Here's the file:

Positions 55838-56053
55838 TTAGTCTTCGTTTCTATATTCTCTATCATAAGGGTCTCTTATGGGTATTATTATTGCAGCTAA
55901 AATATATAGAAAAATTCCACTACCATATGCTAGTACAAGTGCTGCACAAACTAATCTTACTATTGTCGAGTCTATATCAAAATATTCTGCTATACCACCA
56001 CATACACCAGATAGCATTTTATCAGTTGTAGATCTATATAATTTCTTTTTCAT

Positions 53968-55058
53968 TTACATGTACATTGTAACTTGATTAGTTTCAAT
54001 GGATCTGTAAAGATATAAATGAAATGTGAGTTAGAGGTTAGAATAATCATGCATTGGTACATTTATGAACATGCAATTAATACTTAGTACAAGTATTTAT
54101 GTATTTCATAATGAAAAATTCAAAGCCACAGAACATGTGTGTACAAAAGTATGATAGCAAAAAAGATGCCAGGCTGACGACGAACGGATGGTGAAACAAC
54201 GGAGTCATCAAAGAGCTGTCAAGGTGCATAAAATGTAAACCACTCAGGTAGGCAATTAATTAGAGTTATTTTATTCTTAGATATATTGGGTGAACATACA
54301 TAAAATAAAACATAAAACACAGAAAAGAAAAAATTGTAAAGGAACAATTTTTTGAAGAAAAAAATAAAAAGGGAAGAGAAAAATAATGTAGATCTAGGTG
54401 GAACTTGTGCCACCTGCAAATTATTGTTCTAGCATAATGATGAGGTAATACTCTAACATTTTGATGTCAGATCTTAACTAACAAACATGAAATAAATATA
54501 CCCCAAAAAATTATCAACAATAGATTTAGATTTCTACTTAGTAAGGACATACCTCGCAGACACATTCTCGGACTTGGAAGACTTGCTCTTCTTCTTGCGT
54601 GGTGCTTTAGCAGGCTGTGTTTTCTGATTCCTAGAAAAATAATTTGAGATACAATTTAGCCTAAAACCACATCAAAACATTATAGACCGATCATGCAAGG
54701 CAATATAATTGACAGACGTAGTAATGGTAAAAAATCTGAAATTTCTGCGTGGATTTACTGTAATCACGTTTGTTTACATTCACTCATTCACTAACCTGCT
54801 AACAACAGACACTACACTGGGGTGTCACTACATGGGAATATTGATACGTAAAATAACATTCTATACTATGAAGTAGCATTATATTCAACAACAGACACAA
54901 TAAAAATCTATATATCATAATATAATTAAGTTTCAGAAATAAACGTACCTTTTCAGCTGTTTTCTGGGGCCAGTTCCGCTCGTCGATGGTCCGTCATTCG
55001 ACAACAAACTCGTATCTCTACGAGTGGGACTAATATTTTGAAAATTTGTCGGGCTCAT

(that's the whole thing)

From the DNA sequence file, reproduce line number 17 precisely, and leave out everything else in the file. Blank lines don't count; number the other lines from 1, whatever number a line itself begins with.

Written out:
55001 ACAACAAACTCGTATCTCTACGAGTGGGACTAATATTTTGAAAATTTGTCGGGCTCAT